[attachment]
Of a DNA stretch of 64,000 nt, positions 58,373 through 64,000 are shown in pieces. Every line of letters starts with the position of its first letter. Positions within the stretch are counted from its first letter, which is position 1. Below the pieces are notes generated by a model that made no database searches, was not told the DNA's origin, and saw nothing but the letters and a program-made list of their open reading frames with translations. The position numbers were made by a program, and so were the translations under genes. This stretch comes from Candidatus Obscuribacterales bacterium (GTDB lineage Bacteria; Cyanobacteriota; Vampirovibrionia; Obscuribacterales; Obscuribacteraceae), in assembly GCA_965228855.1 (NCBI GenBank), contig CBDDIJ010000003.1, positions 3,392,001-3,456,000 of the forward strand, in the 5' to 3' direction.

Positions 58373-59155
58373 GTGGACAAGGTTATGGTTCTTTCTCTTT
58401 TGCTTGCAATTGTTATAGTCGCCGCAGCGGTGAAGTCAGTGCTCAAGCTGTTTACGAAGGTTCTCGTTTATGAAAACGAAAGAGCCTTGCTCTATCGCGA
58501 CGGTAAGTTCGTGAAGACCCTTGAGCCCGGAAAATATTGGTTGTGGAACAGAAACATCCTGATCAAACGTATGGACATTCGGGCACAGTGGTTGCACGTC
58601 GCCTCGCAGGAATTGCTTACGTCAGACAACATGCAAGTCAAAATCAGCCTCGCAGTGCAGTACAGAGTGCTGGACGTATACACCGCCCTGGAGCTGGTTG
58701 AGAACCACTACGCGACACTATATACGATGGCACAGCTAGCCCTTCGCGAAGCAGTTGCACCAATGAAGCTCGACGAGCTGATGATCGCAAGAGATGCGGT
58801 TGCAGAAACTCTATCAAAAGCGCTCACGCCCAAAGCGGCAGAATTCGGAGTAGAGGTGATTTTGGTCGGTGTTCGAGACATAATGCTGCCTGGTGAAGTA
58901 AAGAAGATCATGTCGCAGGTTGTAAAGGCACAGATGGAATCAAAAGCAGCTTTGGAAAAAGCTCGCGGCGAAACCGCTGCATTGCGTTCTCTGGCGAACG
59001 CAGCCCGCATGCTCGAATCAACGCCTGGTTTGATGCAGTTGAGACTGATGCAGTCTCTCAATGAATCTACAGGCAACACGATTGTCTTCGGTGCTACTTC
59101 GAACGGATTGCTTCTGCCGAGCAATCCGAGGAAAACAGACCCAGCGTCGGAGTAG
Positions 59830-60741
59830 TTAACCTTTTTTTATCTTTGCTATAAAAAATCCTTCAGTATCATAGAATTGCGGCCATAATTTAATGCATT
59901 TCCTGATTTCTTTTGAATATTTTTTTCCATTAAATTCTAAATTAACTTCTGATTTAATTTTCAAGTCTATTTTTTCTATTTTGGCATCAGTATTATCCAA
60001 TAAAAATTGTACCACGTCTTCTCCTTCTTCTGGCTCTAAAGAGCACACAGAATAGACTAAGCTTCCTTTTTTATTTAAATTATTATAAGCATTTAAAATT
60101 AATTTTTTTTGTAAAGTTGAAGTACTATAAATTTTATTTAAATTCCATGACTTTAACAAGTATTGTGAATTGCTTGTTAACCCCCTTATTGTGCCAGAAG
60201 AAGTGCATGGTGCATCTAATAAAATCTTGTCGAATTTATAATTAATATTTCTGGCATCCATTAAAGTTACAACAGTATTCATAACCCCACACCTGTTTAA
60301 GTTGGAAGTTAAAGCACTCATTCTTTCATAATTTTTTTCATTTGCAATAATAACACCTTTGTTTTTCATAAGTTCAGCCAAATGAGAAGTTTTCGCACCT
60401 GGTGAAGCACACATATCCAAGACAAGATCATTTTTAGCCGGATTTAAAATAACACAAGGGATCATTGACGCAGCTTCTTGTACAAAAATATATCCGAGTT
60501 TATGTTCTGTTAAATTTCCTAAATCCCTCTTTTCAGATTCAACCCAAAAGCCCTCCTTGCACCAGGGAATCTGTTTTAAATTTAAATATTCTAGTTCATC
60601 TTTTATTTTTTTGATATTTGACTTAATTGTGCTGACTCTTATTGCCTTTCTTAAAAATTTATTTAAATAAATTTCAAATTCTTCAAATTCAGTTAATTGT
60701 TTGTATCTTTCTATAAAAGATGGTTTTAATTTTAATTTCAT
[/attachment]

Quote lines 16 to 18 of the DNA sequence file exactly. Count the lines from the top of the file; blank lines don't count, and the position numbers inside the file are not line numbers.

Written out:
60101 AATTTTTTTTGTAAAGTTGAAGTACTATAAATTTTATTTAAATTCCATGACTTTAACAAGTATTGTGAATTGCTTGTTAACCCCCTTATTGTGCCAGAAG
60201 AAGTGCATGGTGCATCTAATAAAATCTTGTCGAATTTATAATTAATATTTCTGGCATCCATTAAAGTTACAACAGTATTCATAACCCCACACCTGTTTAA
60301 GTTGGAAGTTAAAGCACTCATTCTTTCATAATTTTTTTCATTTGCAATAATAACACCTTTGTTTTTCATAAGTTCAGCCAAATGAGAAGTTTTCGCACCT